When I hear “data and analytics culture,” I immediately think of the work Jason Simon and his team are doing at the University of North Texas (UNT). Jason Simon, Ph.D., Associate Vice President of Data, Analytics and Institutional Research (DAIR), leads a team of twelve with a broad array of institutional research, business intelligence, data modeling and data governance experience.
When I initially met Simon several years ago, he explained that UNT had fundamental issues with data integrity, data management, and data governance, which plagued the university’s analytics department, relegating data to silos and made enterprise analytics difficult.
Given UNT’s more than 5,000 employees and countless stakeholders, Simon recognized his task went far beyond organizing data to meet executives’ needs. There were so many important factors to take into account—attitudes about data, communication norms, and politics, to name just a few. Data are just an obvious factor. So many other factors lie below the waterline, so to speak.
Source: Building an Analytical Culture for Success | SAS
You have to address the visible and known elements, but to succeed, you have to focus on the cultural factors below the waterline.
With this important recognition, Simon and his team engaged their anthropology faculty to conduct research that might inform their project. Together they asked, “What would an ideal data landscape look like in an institution of higher education?”
I was curious about what best practices UNT could share from their journey instituting a data and analytics culture, and here’s what they shared:
- Assess current resources and skillsets within the organization. How can others—even beyond the analytics department—contribute to the data governance ecosystem? Leveraging the expertise among, say, faculty or the communications department, will not only improve data outcomes, but it will also involve a wider audience earlier in valuing and understanding data.
- Step back and ask what your institution needs from you as a data leader through stakeholder interviews. Then build a comprehensive plan that will fulfill those needs—a plan that includes resources, staffing, platforms, training, etc.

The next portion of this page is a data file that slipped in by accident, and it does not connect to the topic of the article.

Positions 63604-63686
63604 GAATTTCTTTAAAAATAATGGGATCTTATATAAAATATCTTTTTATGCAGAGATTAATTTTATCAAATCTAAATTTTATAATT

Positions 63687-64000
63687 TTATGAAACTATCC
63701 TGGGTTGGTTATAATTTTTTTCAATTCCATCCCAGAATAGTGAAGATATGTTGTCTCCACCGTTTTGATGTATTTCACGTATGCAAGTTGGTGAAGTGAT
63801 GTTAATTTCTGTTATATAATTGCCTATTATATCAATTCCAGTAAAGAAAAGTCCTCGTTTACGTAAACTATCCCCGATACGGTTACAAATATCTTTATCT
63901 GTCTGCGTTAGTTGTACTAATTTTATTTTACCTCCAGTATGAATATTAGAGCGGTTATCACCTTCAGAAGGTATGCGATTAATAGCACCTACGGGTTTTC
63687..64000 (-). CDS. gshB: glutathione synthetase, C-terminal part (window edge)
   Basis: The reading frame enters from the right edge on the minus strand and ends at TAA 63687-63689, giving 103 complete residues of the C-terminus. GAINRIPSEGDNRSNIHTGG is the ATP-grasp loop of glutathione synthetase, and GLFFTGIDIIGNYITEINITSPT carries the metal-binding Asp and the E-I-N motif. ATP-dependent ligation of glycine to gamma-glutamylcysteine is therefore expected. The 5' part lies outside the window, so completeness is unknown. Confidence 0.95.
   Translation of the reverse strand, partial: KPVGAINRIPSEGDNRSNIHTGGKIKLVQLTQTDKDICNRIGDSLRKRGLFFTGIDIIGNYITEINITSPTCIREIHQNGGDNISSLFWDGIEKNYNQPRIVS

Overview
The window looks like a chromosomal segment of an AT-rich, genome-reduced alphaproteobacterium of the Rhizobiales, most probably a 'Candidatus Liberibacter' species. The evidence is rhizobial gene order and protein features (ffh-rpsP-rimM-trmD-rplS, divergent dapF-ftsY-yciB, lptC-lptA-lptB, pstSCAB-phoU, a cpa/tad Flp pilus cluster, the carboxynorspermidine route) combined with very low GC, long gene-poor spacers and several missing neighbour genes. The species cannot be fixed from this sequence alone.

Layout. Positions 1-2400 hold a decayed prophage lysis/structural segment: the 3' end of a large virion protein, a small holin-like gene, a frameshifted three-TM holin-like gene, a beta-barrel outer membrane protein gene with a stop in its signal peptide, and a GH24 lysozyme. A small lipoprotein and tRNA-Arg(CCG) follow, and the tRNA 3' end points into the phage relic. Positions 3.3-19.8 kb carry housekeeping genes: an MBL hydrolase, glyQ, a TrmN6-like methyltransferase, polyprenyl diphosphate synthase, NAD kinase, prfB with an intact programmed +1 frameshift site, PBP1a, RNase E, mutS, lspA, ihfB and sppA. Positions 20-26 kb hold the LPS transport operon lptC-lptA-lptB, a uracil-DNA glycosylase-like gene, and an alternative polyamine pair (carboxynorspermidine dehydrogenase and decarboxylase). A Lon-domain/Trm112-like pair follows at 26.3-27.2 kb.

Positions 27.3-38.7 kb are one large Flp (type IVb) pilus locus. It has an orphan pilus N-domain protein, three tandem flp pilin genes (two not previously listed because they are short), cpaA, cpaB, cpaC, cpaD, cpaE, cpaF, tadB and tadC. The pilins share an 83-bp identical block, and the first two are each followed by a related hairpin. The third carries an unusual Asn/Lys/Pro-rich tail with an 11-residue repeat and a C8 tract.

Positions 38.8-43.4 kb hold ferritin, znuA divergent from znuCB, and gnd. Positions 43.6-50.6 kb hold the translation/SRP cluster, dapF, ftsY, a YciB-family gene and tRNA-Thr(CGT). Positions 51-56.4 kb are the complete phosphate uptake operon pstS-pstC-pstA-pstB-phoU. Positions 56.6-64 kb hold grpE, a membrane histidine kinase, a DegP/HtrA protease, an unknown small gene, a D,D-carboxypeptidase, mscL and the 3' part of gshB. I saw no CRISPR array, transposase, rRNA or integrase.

- Monitor and document questions to the IR office about what something means, as these questions represent an area of curiosity for the campus community but are also a distraction for the IR team from more critical research.
- Establish goals and thresholds for success at the beginning of the process. What does good look like, and how will you know you’ve achieved it? We must practice what we preach. So the program roadmap should be evidence-based, including KPIs (perhaps related to training, a finalized data dictionary, platform completion), any relevant revenue returns, etc.
- Track all quantifiable cost savings and ROI, including improvements in time savings, productivity, and operational efficiencies by business units. Proactively share results along the way so leadership recognizes the value a culture of data governance and analytics adds to the organization. Provide executives with new reports that influence decision-making and give them success stories they can evangelize.
Since building a strong data and analytics culture, with the help of SAS, increased efficiencies at the university have led to cost reductions of more than $1 million. You can be sure Simon shared that with his leadership as proof of value.
The team added one more tip for good measure: Be prepared to pivot, as data and expectations are always changing.
It was great to catch up with Simon. Hopefully the experiences he and his team have shared will benefit other institutions embarking on a similar journey of implementing a data and analytics culture.
To learn more about UNT’s journey building a data culture, download Building an Analytical Culture for Success | SAS or watch videos from this YouTube Playlist: University of North Texas: Establishing a Culture of Analytics.
This article originally appeared on a SAS blog post.
Georgia Mariani has spent nearly a quarter century exploring and sharing how analytics can improve outcomes. As a Principal Industry Marketing Manager at analytics leader SAS, supporting the education industry, she passionately showcases customers using analytics to tackle important education issues and help students succeed. Georgia received her M.S. in Mathematics with a concentration in Statistics from the University of New Orleans.;